i want to thank the president of south korea, president moon for being here. we had a great afternoon yesterday. we had a fantastic dinner at the white house. accomplished a lot having to do with our thoughts on north korea. and very much our thoughts on trade. we are renegotiating a trade deal right now as we speak with south korea. and hopefully it will be an equitable deal, it will be a fair deal to both parties. it's been a rough deal for the united states, but i think that it will be much different and it will be good for both parties. so, we're in the process of doing that. we're also in the process of discussing our frankly many options and we have many options with respect to north korea. thank you very much. >> that was president a few moments ago speaking. and ali mentioned it before, we await the president and president moon to speak in the rose garden. let's bring in nbc's peter
alexander, also nbc foreign correspondent matt bradley in london and scott asia director which advises businesses and investors on risks and opportunities. peter, we'll start with you. what the heck happened? we lost the table? >> yes. as you know behind the zains in some of these gatherings everyone is trying to be in the best shot, best position to ask a quick question, the president before you're nicely escorted out of the oval office it gets interesting. some of the reporters, the photographers jostling for position apparently knocked over a lamp. the head of oval office operations long-time body guard as it were, body man to the president keith shiler as you'll see in a different shot caught one of these lamps there that got bumped. good news is everything is as it was before they arrived. what remains to be seen is whether everything is as it was in the relationship between the u.s. and south korea. the president using this opportunity to try to make it very clear in his words that the personal relationship between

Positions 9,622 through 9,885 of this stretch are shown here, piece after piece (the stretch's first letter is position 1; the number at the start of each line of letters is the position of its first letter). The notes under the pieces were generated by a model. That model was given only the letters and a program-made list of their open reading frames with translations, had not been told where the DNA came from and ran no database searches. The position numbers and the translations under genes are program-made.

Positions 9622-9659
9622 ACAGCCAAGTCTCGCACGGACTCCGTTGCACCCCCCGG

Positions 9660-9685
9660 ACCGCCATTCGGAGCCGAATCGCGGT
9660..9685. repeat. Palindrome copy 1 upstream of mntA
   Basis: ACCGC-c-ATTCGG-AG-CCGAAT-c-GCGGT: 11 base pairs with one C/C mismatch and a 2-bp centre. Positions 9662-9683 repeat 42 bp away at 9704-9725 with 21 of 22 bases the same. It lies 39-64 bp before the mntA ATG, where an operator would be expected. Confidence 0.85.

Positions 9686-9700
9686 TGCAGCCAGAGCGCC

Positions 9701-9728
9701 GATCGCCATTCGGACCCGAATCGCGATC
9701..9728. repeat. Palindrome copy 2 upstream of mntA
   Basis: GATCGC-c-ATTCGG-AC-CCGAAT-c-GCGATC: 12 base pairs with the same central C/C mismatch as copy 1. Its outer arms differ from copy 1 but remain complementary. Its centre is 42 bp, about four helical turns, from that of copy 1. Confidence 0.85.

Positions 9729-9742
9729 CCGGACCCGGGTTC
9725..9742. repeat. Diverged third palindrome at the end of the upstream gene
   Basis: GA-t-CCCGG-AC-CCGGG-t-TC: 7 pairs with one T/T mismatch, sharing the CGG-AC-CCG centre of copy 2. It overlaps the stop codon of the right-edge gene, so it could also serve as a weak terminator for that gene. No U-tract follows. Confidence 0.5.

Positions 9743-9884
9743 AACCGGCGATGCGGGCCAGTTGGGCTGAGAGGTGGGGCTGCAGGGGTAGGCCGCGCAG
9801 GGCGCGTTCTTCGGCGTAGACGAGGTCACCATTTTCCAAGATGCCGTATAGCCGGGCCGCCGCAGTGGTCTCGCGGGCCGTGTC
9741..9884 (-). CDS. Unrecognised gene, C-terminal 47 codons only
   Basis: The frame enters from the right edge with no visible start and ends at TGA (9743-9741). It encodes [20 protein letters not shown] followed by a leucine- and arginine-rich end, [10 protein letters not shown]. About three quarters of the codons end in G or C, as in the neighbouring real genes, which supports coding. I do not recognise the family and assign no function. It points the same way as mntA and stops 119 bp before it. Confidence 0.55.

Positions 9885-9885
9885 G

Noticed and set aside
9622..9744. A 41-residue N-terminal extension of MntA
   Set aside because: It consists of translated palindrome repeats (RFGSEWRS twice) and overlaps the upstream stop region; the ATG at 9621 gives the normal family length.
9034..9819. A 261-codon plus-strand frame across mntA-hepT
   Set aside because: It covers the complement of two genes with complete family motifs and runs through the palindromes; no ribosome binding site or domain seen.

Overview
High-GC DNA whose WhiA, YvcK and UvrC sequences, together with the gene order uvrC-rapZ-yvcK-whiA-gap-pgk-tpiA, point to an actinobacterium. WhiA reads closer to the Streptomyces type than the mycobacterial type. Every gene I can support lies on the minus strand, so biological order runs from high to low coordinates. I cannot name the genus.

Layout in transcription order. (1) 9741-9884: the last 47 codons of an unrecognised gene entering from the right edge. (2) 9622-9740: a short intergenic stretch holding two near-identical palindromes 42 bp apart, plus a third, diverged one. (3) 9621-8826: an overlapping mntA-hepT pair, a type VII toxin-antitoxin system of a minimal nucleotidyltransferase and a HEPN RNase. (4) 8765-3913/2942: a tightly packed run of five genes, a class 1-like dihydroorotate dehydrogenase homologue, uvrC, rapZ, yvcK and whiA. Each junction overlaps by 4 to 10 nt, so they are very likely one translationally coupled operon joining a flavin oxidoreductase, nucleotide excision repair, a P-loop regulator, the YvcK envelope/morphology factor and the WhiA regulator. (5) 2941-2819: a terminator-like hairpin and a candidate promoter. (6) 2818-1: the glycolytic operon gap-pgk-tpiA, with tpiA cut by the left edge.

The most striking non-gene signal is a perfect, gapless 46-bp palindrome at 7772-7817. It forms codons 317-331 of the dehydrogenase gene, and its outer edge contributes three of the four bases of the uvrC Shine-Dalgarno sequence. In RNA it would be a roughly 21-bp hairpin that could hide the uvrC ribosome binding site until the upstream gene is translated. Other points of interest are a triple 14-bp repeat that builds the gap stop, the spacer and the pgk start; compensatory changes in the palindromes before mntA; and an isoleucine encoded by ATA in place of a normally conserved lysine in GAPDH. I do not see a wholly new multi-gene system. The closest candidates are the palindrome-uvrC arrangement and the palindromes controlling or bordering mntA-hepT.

these two leaders is very, very good. president moon now barely a month in office. president trump just shy of six months in office now. president moon to sort of punctuate the thought, the first call he received among foreign leaders came from the president of the united states, donald trump. obviously the topic of conversation that matters most as it relates to americans is this relationship vis-a-vis north korea right now. the president talking about how south korea has been heavily involved in purchasing military equipment from the united states. so it's been an important trading partner on this topic as well. this is what we expect they will address more formally a short time from now when we see the two men in the rose garden here. obviously as it relates to the missile defense system in that region, south korea with real concerns about north korea's capabilities and frankly the u.s. concerned about those as well. ali and stephanie. >> scott, let me ask you a question. the overturned table and the